So fifty-seven years later, here I am. This is it for now.

Love,

Mom

Grandma wore a yellow dress for the occasion. Although all her siblings had more traditional ceremonies, with big wedding parties and traditional wedding gowns, I think that was really what Grandma wanted. She never liked big fusses made over her. That has always been her way.

I am surprised at my Uncle Pete. After all they went through trying to become a family again, and all the effort Grandpa made at getting him back from Russia, I feel it was a slap in the face for him to complain at all about the wedding. He should have kept his mouth shut and came with a smile on his face. I do not understand Grandpa’s family.

Grandma & Grandpa- April 21, 1951

My Grandma & Your Grandparents

My Grandma & Your Grandparents

Grandma and Grandpa's First Home- Killeen , Texas 1951

Grandma & Granpa’s First Home- Killeen, Texas

Doctor Grandpa

I am sure you all remember Grandpa shuffling into his room and returning with a smile on his face and a piece of paper in his hand to show you. It was his report card, and he was very proud of it. After all, he did get into medical school based on those grades. He went to the First Leningrad Medical Institute, which was originally a medical school for women. It was, and still is, one of the leading medical schools in Russia.

Uncle Dave and I were able to get translations of his high school report card, and while his course of studies was rigorous, I was surprised to find only one grade of “A”, which was in English. Since he was accepted at such a prestigious university and he was always so proud, I expected many more A’s. However, Grandpa’s report card consisted of 11 C’s, and 4 B’s. The only surprises were courses in Engineering and Artistic Drawing. Perhaps the teachers just did not give out many A’s and B’s at that time. Grade inflation has been the subject of many discussions today. Several studies have shown a steady increase in the number of A’s during the last fifty years, leading me to believe those grades were considered very good during the 1930’s.

Grandpa told us that he attended school six days each week, with no vacations during the year except during the summer. Trips to the ballet and opera were regular occurrences on the weekend, an experience he was never exposed to in New Jersey. I wonder if he and Grandma had had the money, would they have taken us. Would I have been raised with more culture? I imagine Grandma turning up her nose at the prospect, but I bet he would have if they had the financial means.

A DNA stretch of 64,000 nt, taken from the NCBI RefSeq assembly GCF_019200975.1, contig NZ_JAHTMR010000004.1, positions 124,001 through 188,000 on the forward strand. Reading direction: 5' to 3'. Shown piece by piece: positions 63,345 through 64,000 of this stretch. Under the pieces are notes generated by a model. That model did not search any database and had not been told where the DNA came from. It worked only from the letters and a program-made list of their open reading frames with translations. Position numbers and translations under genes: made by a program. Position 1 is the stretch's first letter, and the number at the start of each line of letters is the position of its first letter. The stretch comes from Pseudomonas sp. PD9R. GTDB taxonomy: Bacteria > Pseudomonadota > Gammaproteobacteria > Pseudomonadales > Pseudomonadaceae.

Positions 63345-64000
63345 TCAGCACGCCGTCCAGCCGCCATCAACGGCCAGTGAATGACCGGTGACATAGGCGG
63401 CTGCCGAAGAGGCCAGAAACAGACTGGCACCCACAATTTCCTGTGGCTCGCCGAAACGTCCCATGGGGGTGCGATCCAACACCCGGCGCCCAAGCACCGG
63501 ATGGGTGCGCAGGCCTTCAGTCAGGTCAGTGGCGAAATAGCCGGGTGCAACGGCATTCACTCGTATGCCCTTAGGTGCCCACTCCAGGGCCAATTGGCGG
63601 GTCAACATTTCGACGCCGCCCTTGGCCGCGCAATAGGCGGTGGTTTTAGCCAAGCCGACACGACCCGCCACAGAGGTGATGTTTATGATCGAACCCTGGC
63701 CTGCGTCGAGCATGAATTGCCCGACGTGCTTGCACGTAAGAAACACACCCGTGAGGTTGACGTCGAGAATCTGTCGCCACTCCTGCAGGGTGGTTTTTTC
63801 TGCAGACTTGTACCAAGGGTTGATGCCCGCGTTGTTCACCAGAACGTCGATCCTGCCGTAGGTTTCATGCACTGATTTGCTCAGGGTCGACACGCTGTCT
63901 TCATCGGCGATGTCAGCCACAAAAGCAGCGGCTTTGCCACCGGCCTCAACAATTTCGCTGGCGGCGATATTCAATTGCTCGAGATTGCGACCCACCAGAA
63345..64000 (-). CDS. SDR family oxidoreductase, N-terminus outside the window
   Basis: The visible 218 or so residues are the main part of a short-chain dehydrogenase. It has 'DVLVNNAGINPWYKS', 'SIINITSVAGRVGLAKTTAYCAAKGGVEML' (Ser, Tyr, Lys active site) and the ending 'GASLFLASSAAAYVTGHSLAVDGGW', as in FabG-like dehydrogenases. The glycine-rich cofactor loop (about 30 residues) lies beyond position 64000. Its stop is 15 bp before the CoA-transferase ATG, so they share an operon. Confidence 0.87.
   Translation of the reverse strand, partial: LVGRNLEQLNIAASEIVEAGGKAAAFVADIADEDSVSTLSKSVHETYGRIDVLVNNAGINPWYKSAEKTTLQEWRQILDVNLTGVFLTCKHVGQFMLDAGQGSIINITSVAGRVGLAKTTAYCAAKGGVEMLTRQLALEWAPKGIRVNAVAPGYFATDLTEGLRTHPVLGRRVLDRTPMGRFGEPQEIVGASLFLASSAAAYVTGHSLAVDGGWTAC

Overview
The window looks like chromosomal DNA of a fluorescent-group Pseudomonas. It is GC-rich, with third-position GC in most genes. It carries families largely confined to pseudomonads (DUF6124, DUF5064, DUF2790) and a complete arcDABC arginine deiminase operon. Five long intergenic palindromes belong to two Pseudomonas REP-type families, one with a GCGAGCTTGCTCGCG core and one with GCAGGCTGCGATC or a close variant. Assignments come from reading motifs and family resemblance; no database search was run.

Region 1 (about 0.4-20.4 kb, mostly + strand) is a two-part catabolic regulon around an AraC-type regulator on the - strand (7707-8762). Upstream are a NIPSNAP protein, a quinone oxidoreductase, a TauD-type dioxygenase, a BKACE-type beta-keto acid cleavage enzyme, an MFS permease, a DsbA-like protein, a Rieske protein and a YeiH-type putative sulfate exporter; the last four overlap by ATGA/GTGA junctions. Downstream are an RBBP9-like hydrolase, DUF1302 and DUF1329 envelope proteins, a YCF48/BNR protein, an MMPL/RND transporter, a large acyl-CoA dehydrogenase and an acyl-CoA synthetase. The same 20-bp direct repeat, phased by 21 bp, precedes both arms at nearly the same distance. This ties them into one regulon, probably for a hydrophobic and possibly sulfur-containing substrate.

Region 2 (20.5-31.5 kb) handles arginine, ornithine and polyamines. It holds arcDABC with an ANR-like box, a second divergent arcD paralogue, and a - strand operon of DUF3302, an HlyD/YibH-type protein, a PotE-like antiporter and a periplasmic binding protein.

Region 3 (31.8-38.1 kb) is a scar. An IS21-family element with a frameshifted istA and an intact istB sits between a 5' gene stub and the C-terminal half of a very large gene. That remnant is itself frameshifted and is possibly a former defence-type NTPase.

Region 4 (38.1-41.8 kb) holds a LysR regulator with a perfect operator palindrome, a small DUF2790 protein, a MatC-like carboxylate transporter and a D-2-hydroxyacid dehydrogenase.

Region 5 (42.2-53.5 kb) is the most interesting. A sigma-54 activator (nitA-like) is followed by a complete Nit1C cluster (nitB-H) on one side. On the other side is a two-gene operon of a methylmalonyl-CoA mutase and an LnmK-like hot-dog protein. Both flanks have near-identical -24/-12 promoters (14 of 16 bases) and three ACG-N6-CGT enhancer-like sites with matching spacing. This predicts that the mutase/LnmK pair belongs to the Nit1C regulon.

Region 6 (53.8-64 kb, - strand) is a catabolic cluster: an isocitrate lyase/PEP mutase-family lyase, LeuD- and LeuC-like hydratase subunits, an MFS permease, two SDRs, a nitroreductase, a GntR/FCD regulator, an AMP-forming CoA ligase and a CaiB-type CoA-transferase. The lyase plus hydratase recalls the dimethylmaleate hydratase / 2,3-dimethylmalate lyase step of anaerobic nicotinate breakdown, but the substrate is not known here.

I was most surprised to learn that he lived in a dorm while in college. Never did he mention this to me when I was a college student struggling with homesickness. Did he have a roommate or two he did not like? His college was in the same city where his family lived. Did he go home often? What was college like in Russia? I wish he had shared this with us.

It is sad that he was never able to complete his education after he returned to the U.S. We also all know that he was forced to leave school after refusing to become a Russian citizen, but even if he stayed, his dream of becoming a doctor would have been squashed by the war. Becoming a doctor just was not in the stars for him.

Grandpa-Leningrad High School #7- 1935

Grandpa-Leningrad High School #7- 1935

My Shikse Yiddish Vocabulary

The words I have learned from Dad supplement the new foods his Jewish heritage brought to my life. Some, I was surprised to learn, I knew and used often. One word in particular is because I have always been one—a klutz, which is defined as a clumsy person. I am always bumping into things, and this may be why I never mastered the graceful act of performing a cartwheel. My interpretation is extremely klutzy.

With the online version of The Yiddish Handbook: 40 Words You Should Know and The First Words You Learn: Selected Words and Phrases, I decided to see how many I know. I tried, in each case, to correctly use them in a sentence. I hope I did okay.

  1. Ay-Yay-Yay- A joyous or sometimes sarcastic expression

If you asked Dad’s grandma how she felt, she would answer, “Oh, not so ay-yay-yay!

  1. Boychick- An affectionate term for a young boy.